Although it can feel frustrating to repeat the same protocol twice in a row, the cycle will always be different because the embryo itself is different.

Essentially, although an unsuccessful transfer is incredibly disappointing, it does not mean that IVF will never work for you.

It also doesn’t mean you did anything to cause the cycle to be unsuccessful. Failed embryo transfers are common and are not influenced by factors such as lifting something heavy, having a fight with a partner, drinking coffee or other similar examples. In fact, the data shows that many times, having a positive outcome is simply a matter of trying again.

Regardless, a negative beta result still represents a significant loss. Many patients need time to process the outcome and grieve the hoped-for pregnancy before considering returning to treatment.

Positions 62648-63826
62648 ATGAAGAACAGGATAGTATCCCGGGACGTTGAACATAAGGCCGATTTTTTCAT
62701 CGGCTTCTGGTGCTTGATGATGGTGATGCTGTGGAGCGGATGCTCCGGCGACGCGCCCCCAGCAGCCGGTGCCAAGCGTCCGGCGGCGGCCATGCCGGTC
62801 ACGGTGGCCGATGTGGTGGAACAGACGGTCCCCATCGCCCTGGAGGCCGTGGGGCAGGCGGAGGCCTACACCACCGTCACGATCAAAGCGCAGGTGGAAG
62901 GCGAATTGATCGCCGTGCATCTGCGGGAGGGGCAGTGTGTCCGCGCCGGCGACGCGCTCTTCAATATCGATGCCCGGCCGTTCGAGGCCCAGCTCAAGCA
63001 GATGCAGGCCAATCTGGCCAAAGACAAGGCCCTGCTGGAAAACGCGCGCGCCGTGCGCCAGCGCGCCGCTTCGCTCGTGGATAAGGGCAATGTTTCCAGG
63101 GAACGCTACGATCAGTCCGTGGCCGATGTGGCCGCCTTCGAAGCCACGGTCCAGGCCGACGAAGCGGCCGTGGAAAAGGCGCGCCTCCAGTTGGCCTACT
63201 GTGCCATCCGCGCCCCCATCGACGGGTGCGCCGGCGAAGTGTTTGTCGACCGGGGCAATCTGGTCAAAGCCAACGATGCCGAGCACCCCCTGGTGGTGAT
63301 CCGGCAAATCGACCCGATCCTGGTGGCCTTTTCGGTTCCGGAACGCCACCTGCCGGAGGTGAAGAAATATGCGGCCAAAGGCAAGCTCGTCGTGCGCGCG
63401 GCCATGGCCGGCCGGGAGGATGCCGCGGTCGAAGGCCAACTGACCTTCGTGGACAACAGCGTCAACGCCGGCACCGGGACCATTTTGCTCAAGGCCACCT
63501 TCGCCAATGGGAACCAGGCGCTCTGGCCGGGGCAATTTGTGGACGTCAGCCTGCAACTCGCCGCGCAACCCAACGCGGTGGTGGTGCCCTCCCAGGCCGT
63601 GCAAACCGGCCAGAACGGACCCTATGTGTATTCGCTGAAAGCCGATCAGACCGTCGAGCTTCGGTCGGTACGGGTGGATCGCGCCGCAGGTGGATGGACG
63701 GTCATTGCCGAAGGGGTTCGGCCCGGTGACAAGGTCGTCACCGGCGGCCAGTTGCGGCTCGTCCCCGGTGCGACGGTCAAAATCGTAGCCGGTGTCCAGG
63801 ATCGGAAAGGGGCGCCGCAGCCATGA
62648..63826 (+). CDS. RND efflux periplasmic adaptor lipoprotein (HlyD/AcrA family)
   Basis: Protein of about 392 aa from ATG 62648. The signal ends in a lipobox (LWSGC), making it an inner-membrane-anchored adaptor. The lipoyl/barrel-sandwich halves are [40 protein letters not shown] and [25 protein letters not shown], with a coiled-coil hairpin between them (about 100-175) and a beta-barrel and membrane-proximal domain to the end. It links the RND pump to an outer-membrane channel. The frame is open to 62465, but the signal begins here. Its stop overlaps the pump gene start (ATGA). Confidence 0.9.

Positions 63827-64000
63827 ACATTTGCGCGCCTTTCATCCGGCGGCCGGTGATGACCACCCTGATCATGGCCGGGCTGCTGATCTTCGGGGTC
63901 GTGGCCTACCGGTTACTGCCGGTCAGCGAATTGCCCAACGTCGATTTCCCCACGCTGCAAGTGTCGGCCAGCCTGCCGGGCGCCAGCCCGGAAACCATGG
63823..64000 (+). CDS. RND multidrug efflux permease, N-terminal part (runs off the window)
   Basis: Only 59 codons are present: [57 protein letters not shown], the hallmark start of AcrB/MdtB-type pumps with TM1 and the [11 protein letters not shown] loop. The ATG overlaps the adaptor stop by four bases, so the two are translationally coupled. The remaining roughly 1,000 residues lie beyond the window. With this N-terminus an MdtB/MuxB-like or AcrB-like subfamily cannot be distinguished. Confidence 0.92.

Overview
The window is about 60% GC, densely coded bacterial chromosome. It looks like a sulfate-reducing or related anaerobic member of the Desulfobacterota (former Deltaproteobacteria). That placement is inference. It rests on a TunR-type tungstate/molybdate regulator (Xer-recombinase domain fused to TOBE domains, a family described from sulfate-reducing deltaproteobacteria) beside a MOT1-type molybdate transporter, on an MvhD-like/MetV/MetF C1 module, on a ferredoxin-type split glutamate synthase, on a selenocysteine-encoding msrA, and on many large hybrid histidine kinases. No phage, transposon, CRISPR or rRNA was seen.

If Your Beta is Positive

If your beta hCG result is positive, that means the embryo has continued to develop and successfully implanted into the uterine lining. Your doctor will order a second blood test and see how hCG levels change over time.

In general, fertility doctors say they like to see the first beta number at 9 days after blastocyst transfer to be between 50-100 mIU/mL; however, live births have occurred with beta results significantly lower. Regardless of the initial result, any positive beta (over 5 mIU/mL), should continue to be monitored.

The beta hCG level is expected to rise throughout the first several weeks of pregnancy and eventually plateau at approximately the tenth week of pregnancy.

In most cases, the beta will be repeated approximately 48 hours after the initial test.